Google rewards high quality content, but the question remains - what defines quality content? What is the length of an article or blog post that ranks highly?
Similar to many other SEO questions, there is no definitive answer to that one. We know for sure that there are certain factors that help promote content on Google. Here are five factors that had a major influence on website ranking in 2013: Google+, Facebook (likes, shares, and interactions), backlinks (how many you've got), Pinterest, and Tweets. This data, however, is not enough to tell the entire story.
It goes without saying that Google gives priority to high-quality content. At the same time, when it comes to the length of an article or blog post, the question is how long does it take to discuss the topic in a comprehensive manner. The truth is, a blog post has to include as much content as necessary in order to cover the discussed topic. No more, no less. Of course, there are some subjects that require long posts, but simple questions can be answered shortly.
Before deciding on a length of your blog post, consider taking a look at some actual data. Statistics say that in 2013, there is a significant drop in content length. This is especially true for the first ten positions on Google. First position pages usually have 400 more words on the page than tenth position pages.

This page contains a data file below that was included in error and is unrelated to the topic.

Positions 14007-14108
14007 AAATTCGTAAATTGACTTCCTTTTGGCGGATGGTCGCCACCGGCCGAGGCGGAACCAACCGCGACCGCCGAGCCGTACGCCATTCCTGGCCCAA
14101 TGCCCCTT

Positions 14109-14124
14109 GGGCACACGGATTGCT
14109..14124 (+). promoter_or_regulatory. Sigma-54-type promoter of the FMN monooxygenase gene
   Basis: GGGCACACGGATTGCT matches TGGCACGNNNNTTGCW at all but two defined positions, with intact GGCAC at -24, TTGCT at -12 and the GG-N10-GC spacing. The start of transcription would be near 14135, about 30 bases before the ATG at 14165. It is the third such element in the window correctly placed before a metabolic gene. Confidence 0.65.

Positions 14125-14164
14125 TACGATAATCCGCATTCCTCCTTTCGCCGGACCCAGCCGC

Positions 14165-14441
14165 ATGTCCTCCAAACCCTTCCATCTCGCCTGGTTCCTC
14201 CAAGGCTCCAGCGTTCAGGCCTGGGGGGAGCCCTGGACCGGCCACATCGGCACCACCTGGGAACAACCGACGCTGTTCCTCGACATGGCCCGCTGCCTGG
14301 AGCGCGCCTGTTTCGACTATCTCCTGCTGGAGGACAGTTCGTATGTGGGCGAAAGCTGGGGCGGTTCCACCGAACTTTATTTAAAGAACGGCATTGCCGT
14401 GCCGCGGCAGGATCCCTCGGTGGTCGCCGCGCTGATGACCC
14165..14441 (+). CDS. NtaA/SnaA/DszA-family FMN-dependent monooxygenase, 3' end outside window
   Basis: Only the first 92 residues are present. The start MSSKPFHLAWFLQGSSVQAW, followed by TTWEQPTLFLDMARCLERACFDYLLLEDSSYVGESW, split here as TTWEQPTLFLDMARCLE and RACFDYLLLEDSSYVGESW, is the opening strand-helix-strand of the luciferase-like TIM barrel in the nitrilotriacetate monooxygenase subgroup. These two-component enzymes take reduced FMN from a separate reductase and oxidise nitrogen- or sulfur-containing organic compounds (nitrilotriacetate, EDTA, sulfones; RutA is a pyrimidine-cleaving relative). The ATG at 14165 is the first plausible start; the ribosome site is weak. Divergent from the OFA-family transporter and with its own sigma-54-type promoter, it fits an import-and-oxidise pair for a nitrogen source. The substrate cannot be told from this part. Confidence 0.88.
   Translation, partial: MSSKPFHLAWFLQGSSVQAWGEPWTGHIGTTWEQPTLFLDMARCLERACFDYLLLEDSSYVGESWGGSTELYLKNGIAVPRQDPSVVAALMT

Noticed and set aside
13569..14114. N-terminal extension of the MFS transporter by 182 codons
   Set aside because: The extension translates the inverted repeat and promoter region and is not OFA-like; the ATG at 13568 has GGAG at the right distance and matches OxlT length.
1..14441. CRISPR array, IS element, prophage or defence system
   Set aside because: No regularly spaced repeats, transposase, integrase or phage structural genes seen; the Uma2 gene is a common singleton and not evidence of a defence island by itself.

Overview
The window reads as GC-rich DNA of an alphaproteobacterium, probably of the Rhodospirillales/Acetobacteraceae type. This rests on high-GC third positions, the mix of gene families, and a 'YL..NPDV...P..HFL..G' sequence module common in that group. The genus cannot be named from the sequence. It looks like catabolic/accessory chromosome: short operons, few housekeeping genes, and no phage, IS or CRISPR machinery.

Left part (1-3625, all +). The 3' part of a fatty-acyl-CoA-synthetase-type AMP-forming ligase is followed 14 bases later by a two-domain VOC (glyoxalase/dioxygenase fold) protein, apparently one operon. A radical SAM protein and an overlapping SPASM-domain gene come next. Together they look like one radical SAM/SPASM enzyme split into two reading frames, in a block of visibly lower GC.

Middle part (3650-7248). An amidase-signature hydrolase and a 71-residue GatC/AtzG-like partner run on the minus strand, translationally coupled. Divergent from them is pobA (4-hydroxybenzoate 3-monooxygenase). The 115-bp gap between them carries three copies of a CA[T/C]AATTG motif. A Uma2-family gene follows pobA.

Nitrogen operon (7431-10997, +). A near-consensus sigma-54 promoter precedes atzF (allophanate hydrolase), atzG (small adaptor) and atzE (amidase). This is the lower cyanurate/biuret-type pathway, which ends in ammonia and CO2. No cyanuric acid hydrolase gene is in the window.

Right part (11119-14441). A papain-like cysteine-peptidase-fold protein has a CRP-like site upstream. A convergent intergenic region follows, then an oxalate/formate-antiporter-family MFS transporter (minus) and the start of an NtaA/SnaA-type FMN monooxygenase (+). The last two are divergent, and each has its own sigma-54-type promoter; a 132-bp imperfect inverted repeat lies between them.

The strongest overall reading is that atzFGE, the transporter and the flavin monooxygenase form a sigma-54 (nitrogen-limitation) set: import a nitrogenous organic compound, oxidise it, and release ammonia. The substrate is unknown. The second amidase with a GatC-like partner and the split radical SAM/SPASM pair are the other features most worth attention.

An interesting thing is that older domains ranking high have longer content per page, while newer domains with high ranking have less content per page. In general, 55% of domains that ranked in the top positions were all ten years old or more. Talking about pages that rank for keywords, which are highly-competitive, this is due to the usage of social signals and backlinks, not because of length of content. Generally speaking, Google tends to favor fully-developed websites with a lot of content of high-quality.
To sum up, in order to rank high, a content page should average 1,500 words, keep in mind that not all content is equal though. Focus on social engagement and quality link-building instead, it pays off more in the long run. This advice is especially useful for those targeting highly-competitive terms.
For obvious reasons, each single content page can't be 1,500 words. In additionally, studies reveal that people read only 20-28% of a post. What is great about longer posts is that even if your page does not rank in the top positions for every keyword, it will still appear in the ranks for a larger range of keywords that are found in your content. So you may still consider using longer posts for your greatest advantage.